The field of interior design is still evolving, and what designates an interior designer varies by location. ASID provides a list (www.asid.org/design_basics/proessional_credentials/reg_law_agencies _state.asp) of requirements by state. 22 states, as well as the District of Columbia, have some regulations regarding what qualifications an interior designer must meet. Other states not on that list either don't have any requirements or are in the process of defining them. It's important to make sure you know the requirements for the state where you intend to practice. It is also important to remember that decorators (as opposed to designers) do not have to meet the same requirements. Currently, designation requirements are still being debated in many localities. For example, the October 2004 issue of Interior Design details the efforts of Ruth Lynford, the legislative chair of Interior Designers for Legislation in New York, encouraging a bill that would reserve the title of interior designer "for those who meet certain educational and professional qualifications and pass an examination on fire, safety and building codes."(Anyone practicing for 15 years or more would have been able to apply for an exemption.) After two years, the bill was finally passed, only to be overturned by the Governor. Only time will tell how successful future legislative measures will be.
States that do register and license designers typically require some combination of education and work experience and possibly passage of a qualifying exam. The most popular exam is offered by the National Council for Interior Design Qualification (NCIDQ). This organization, founded in the early 1970s, was created to establish the necessary qualifications for designating a professional interior designer. The NCIDQ administers a qualifying exam that entitles successful candidates to become certified in interior design and a professional member in interior design-related organizations such as the American Society of Interior Designers (ASID). The exam tests knowledge of safety and health issues, space planning, historical styles, fabric selection and math. Requirements for taking the NCIDQ are: four to five years of interior design education plus two years of full time work experience in interior design, or three years of interior design education plus three years of full time work experience in interior design, or two years of interior design education plus four years of full time work experience in interior design.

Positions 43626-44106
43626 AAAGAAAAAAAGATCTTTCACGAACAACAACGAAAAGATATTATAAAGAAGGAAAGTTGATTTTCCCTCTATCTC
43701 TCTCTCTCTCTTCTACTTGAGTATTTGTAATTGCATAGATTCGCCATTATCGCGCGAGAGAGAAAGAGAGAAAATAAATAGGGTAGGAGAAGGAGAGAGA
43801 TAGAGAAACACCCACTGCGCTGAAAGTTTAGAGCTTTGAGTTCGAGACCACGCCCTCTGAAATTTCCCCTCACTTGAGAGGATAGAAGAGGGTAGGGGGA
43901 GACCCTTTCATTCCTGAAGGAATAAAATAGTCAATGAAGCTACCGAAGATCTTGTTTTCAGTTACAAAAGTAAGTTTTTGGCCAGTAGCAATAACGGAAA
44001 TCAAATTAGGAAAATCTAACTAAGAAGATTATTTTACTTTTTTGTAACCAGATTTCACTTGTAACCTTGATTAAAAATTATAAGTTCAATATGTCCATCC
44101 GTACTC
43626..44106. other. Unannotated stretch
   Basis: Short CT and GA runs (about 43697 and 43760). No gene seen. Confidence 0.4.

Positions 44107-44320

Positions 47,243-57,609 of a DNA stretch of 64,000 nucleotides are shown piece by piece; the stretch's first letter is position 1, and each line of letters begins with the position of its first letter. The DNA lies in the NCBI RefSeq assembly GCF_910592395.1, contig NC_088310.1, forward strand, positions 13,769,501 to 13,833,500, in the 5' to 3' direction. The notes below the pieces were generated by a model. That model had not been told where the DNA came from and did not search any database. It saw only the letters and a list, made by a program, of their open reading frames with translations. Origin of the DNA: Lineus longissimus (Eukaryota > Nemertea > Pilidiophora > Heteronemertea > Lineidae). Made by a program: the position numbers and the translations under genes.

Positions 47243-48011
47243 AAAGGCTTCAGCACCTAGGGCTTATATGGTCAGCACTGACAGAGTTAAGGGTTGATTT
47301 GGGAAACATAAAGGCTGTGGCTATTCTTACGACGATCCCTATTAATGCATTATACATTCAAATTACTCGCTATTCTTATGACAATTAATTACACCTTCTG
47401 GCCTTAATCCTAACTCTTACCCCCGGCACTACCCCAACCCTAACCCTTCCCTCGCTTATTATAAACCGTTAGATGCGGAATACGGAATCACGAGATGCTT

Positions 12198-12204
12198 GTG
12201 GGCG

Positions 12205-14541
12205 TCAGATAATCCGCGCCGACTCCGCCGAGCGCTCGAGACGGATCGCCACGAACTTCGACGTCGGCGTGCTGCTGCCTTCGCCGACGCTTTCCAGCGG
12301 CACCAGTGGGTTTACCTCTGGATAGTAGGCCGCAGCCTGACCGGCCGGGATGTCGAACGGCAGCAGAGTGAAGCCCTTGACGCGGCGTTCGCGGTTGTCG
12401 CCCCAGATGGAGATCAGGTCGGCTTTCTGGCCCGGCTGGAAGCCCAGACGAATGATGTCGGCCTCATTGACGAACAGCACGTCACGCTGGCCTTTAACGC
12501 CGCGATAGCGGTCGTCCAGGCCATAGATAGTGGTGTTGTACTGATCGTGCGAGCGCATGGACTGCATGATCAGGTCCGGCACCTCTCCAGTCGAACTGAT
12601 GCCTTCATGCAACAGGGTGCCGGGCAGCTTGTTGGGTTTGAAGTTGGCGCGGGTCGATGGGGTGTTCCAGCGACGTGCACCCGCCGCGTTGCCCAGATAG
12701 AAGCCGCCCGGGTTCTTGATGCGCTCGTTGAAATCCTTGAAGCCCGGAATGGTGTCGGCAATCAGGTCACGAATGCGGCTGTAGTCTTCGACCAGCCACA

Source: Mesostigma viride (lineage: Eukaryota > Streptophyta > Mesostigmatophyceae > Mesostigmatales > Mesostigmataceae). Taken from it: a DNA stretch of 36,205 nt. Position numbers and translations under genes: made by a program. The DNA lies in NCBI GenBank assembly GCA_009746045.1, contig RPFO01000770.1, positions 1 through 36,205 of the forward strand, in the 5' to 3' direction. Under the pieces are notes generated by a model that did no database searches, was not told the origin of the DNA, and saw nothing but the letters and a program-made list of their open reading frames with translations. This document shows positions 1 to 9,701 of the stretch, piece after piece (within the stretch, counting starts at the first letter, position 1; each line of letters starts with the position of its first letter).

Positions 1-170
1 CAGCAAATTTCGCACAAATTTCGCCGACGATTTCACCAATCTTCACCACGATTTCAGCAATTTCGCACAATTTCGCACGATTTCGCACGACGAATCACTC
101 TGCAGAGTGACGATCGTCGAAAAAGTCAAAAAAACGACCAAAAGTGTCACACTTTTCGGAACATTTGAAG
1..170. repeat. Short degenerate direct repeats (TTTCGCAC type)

Membership in ASID or other professional groups such as the International Interior Design Association (IIDA), while not necessary to function in the industry, does hold weight and can be beneficial in acquiring clients. These organizations have various types of memberships, such as student, professional, allied and industry. They provide opportunities for networking and further education in addition to being great sources of information. ASID has forty-two chapters throughout North America. To become a professional member, an interior designer must have passed the NCIDQ exam in addition to having a course of accredited education or relevant work experience. Allied members are not required to have passed the NCIDQ exam but must either have acquired a four or five year bachelor's degree in interior design or architecture, or two or three year degree or certificate in interior design, or six years of full time work in interior design or architecture. The ASID website (www.asid.org) provides its members valuable information for networking and industry information. It even has an area for posting resumes and searching for candidates.